Impact of cigarette “price wars” in Ukraine and Moldova
More details
Hide details
Ukrainian Institute for Strategic Studies of the Ministry of Health, Kiev, Ukraine
Submission date: 2017-05-03
Acceptance date: 2017-05-04
Publication date: 2017-05-25
Corresponding author
Konstantin Krasovsky   

Ukrainian Institute for Strategic Studies of the Ministry of Health of Ukraine, Grigorenko, 7а, 02068 Kiev, Ukraine
Tob. Prev. Cessation 2017;3(May Supplement):37
In October 2015, tobacco corporations arranged “price wars” in Ukraine by decreasing maximum retail cigarette prices, while specific excise was increased by 40% since January 2016. In Moldova, the industry decreased prices of some brands by 20-30% in December 2014, when government presented plans to increase excises. We estimate price wars' impact on tobacco consumption and revenue.

Material and Methods:
Monthly data on cigarette prices, excise revenues, and cigarette sales were collected and analyzed.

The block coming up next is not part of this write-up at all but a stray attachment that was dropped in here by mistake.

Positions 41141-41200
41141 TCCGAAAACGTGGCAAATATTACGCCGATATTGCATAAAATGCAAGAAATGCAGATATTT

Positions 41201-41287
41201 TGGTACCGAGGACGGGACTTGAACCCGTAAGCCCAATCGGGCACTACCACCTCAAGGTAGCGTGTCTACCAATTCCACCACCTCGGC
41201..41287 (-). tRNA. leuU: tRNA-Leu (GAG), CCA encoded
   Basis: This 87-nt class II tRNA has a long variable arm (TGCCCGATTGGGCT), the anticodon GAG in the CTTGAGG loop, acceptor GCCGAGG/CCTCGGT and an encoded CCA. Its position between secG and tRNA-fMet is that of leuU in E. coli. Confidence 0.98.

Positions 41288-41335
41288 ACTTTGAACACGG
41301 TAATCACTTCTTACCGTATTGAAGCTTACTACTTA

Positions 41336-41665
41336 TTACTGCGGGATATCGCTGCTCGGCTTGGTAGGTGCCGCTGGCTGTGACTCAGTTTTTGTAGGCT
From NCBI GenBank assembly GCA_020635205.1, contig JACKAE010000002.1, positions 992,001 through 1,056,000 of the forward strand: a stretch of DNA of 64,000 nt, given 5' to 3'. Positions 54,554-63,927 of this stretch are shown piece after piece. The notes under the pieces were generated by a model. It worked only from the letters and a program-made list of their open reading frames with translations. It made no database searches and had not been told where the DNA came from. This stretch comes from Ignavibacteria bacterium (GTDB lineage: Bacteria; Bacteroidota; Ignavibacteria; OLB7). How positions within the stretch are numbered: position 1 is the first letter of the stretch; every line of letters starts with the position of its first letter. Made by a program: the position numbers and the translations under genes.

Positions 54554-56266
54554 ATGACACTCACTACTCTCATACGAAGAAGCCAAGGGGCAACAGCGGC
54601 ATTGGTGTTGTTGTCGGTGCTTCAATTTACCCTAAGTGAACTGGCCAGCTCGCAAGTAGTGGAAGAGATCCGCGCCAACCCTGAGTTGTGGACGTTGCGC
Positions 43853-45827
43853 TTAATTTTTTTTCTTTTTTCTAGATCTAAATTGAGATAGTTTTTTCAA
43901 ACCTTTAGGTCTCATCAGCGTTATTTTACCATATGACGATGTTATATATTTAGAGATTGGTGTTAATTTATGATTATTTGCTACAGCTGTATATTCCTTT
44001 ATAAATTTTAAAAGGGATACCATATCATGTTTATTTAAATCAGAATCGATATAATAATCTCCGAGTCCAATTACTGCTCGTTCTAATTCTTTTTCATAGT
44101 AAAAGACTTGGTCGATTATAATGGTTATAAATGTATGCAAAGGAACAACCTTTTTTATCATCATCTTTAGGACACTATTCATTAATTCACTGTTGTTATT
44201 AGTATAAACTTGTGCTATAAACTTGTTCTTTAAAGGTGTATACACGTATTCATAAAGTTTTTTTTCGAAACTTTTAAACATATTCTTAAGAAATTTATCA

In October 2015–February 2016, average cigarette prices in Ukraine decreased by 11%. For some brands, total tax exceeded the price. Despite increased excise, price wars made cigarettes cheaper, consequently, their sales increased. Price wars were beneficial for the governmental excise revenue because Ukraine applies an excise system with a minimum specific tax floor. In 2016, tobacco excise revenue was 49% higher than in same period of 2015, while excise rate increased by 40%. In Moldova, in the first quarter of 2015 average cigarette prices decreased by 9% and the excise revenue declined by 35%. The government of Moldova planned to increase both specific and ad valorem rates, but after the “price war” it increased the specific rate but decreased ad valorem rate.

The tobacco industry uses “price wars” to keep customers and to press governments to adopt profitable excise rates. Tobacco companies can set price wars as they have right to determine maximum retail selling prices. If a country uses “maximum retail prices” to calculate ad valorem excise, regulations should prohibit downward changes of such prices.

Journals System - logo
Scroll to top